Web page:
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Friday, April 8, 2011

Friday Writing Links!

The Millions bring the awesomeness as always. A great article about the 40th anniversary of Fear And Loathing.

I am not unique in calling anyone's attention to this (Thanks Mister Booze and Gerry Canavan), but it is still one of the better DFW articles I've read recently. It's ambitious. Like DFW himself.

China Mieville unleashes a rejected proposal for a new comic hero. You have to read this, especially if you're interested in the woes of the Rust Belt. It starts off sounding cliched, and ends sounding absolutely brilliant because of its cliches. Read it here.

Wednesday, April 6, 2011

Year of the Novel: Where O Where Have The Days Gone?

Seriously, where have they gone? I feel like I blinked and suddenly three weeks had passed and I hadn't written a damn sentence. Various things conspired to keep me from my keyboard, among them are child-rearing, lethargy, laziness, working for a living, a trip to NYC, and writer's block. I'll talk only about the last and the second, since they feed into one another.

I can tell you that any number of distractions are easy to get over if you know where you are going in your story and your'e excited about it. However, if you are unsure of the shape of your story and aimless, then it can be equally easy to just not get up early in the morning or watch that extra TV show. That has been my last three weeks. After the glorious triumph of finishing Part One, I sat down at the computer to begin the next section and realized, horribly, I hadn't the foggiest idea where to go next. Well, that's not entirely correct, I have a foggy idea, but fogginess is only ok for future chapters that you haven't gotten to yet, not for chapters that are staring at you from a blank word document. So, I did the only thing any uber-distracted writer with writer's block does, I procrastinated and stopped working on the novel.

Now here's the part where I don't lose heart and turn this into a woe-is-me-I'm-quitting-this-crap post. I have been doing this long enough to know that sometimes, especially after large benchmarks like finishing parts of a book, you need a little space, and pushing through only makes for a lot of revision later on. Creative inspiration is not a well that can merely be pumped and voila! out shoots awesomeness. No, it's something that takes time sometimes. It's good that I've grown slightly more patient in my old age because I was able to realize I needed a little space from the story, and focused on any number of other things I needed to do, until the beginnings of Part Two started to coalesce in my mind.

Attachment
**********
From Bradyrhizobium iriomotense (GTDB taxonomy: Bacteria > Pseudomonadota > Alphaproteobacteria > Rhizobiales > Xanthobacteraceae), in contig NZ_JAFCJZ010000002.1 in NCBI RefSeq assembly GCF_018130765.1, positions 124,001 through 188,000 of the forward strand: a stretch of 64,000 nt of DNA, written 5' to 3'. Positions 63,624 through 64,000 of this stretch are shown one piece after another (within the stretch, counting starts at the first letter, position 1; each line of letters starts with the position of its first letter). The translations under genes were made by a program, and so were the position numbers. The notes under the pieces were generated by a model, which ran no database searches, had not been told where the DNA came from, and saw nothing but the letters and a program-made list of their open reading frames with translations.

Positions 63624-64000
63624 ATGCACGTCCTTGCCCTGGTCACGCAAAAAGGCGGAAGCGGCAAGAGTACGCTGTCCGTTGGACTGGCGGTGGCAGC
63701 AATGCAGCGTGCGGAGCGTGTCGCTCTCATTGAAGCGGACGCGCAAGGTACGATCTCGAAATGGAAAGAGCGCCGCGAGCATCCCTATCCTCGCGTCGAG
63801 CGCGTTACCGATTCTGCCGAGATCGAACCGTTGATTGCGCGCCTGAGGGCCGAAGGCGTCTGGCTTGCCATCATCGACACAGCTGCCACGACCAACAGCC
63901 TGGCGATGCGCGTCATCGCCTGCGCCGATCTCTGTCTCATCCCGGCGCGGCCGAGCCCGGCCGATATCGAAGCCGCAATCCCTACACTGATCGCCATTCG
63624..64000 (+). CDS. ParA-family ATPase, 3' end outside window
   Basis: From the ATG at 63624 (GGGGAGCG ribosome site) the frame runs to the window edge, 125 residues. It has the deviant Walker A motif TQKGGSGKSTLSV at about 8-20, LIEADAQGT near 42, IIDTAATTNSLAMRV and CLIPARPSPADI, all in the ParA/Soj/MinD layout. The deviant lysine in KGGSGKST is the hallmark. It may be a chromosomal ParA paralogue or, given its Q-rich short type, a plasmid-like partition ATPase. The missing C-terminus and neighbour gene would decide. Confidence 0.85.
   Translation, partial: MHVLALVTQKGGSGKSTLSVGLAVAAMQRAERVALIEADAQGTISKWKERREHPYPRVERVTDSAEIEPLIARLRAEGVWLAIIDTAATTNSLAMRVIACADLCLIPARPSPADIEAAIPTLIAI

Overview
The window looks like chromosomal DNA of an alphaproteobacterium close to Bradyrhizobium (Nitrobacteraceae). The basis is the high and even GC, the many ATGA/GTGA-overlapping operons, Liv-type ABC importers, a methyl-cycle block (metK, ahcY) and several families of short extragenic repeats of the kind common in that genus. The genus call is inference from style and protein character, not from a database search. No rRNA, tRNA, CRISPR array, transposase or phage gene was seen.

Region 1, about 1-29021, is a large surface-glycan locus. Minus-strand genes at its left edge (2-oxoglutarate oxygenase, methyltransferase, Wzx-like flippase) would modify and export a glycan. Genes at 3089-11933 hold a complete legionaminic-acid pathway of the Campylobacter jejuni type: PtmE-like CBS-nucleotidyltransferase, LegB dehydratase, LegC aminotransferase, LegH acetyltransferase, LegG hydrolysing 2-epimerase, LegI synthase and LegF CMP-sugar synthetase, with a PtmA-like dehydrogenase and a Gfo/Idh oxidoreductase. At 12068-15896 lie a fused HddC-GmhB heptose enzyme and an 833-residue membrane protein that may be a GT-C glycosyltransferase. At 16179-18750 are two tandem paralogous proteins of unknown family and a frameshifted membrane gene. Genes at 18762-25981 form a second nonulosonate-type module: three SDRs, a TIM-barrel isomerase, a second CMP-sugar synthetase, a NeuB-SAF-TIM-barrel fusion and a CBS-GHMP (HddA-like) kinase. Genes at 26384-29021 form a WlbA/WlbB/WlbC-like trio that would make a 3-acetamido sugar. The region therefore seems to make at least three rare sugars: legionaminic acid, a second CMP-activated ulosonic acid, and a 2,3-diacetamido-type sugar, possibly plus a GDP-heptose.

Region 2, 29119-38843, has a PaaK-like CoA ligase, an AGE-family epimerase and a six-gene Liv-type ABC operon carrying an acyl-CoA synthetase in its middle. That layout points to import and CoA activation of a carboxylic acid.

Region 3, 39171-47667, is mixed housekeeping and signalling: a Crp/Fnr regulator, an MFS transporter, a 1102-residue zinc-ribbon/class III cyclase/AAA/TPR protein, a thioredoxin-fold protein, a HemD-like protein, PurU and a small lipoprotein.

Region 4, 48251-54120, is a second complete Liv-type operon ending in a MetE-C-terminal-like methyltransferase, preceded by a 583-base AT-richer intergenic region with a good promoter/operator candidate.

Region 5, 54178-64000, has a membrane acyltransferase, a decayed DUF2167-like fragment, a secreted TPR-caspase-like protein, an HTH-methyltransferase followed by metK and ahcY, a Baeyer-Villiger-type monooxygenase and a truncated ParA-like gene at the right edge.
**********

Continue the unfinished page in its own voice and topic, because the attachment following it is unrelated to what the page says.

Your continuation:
This week I started up again and made a lot of headway. I've written almost 2700 words with four more days left in the week, and I'm starting to see the shape of Part Two more clearly, which will help significantly in the coming months. I don't doubt that I will be stricken again with the lazies, but with any luck I will be able to get my word count back on track and still have this thing done by the end of the year. Either way, though, I think I'll have a better manuscript because of the time off than I would have if I'd just berzerker'd my way through the writer's block.

Monday, April 4, 2011

Pocket Book Review: 2666

I'm not really certain how I can do a pocket review of this massive book. At 900 pages, 2666 pretty much kicks its readers' asses the entire way through. It took me about six months to read it, partly because it wasn't all that fun the entire time, and partly because it takes me a long time to read books, which is itself partly to do with my limited reading time and also my slow reading ability.

2666 is really five inter-connected novellas that span the globe from the UK, Spain, Mexico, the US, Germany, the USSR, Italy, and France. Each novella swirls in some way around the fictional city Santa Teresa on the Mexico-US border (and based on Ciudad Juarez), where hundreds of women have been found raped and murdered in the desert, picking up bit characters and detritus and grime as the story blows through these countries, and these people. Despite each novella being inter-connected*, they really have their own unique character and pacing and depth, designed for different purposes, to tell different stories about the character of brotherhood and violence in our modern world.